SAUDI ARABIA: Women lawyers may soon be allowed in courtrooms
This article was originally on a blog post platform and may be missing photos, graphics or links. See About archive blog posts.
For years, Saudi women seeking justice through the courts had to rely on male lawyers to argue their cases, sometimes divulging sensitive information about their marriages and family lives to men they hardly knew.
But if the government backs a new law soon to be proposed by the ministry of justice, Saudis could be free to hire women lawyers to represent them in court, which advocates say would improve women’s access to quality legal counsel and create more opportunities for women seeking careers in law.
Justice Minister Mohammad Al Issa’s announcement Saturday that the ministry intends to issue a new draft law that would allow women lawyers to represent other women in personal status cases pertaining to divorce, alimony and child custody. The new decree would also allow women to perform basic procedures with notaries, such as registering and mortgaging property and authorizing corporate sponsorships and gifts, the English-language Saudi newspaper Arab News reported.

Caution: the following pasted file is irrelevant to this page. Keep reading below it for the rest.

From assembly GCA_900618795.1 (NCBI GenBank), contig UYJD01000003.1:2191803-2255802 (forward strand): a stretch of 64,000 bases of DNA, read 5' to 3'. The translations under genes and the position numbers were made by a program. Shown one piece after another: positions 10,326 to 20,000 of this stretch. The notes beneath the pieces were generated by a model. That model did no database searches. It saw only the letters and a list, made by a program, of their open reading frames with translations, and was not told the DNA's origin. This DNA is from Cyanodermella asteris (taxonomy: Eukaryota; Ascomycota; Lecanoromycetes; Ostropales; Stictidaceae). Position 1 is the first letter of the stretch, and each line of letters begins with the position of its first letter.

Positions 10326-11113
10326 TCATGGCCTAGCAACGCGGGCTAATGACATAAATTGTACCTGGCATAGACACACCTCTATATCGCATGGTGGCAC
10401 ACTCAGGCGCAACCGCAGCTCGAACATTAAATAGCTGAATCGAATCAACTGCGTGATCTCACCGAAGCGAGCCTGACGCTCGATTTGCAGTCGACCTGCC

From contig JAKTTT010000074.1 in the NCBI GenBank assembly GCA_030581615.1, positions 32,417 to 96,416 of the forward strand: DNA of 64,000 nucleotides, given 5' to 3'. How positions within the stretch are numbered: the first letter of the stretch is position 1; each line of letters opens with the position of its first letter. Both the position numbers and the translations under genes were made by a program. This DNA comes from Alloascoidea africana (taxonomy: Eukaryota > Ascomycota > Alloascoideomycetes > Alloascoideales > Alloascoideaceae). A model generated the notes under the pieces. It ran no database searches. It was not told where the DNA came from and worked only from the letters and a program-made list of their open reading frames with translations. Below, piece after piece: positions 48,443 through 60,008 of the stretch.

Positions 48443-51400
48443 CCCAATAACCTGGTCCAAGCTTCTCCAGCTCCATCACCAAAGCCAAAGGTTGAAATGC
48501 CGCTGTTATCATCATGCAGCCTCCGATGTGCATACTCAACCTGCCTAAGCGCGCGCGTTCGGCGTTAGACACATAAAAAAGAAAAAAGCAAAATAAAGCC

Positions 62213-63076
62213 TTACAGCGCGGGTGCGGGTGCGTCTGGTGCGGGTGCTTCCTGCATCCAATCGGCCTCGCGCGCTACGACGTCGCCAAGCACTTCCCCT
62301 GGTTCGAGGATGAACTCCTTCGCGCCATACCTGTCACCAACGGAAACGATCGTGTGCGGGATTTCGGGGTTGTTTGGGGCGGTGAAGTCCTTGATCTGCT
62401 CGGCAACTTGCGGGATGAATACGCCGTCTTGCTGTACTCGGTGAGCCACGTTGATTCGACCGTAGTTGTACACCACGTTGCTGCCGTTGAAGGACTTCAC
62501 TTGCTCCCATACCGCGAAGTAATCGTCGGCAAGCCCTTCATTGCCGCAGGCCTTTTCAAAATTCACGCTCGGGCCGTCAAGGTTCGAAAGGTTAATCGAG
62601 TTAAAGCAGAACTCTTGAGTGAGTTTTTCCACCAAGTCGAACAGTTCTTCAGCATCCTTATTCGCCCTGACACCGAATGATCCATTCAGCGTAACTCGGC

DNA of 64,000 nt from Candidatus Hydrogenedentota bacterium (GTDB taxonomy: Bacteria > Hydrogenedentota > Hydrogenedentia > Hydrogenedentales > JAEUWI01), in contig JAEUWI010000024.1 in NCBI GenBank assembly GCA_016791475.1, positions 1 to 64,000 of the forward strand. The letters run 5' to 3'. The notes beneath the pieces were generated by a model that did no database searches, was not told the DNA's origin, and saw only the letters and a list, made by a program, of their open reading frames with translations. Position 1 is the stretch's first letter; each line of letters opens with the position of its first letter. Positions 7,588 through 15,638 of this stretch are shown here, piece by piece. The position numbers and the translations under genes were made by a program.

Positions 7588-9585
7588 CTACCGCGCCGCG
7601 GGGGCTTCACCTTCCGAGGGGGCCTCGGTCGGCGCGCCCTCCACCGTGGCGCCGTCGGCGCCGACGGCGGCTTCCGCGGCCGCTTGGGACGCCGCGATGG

Two prominent Saudi women lawyers told a Saudi newspaper they welcomed the proposed draft law, and hoped it would open the door to even more reforms.
‘We are satisfied to start with personal status cases, but we hope to eventually work on all cases,” Saaed Al Shamri told the Saudi newspaper Al Madina, noting that women make up about 70% of those processed through the courts.
The head of the Volunteer Committee for Women’s Legal Support in Jedda, Byan Al Zahran, said that the new draft law addresses “a great social need” among women facing the Islamic justice system. She expressed hope the new law would also offer better protection for women’s financial rights such as inheritance.
It is not technically illegal for women lawyers to argue in court--Zahran and Shamri were two of three women granted special licenses to do so last June. Rather, the new law seems intended to set a precedent that would encourage women’s participation in the legal system.
Still, many are hopeful that the minister’s comments indicate a new attitude in the government that could open the door for women in other professions.
‘This is an important period in the history of the Kingdom,’ Rashed Mohammad Al Fawzan wrote in the Saudi daily Al Riyadh on Sunday. ‘Today we have Saudi women lawyers, and tomorrow women accountants, engineers, and heads of finance.’
--Meris Lutz in Beirut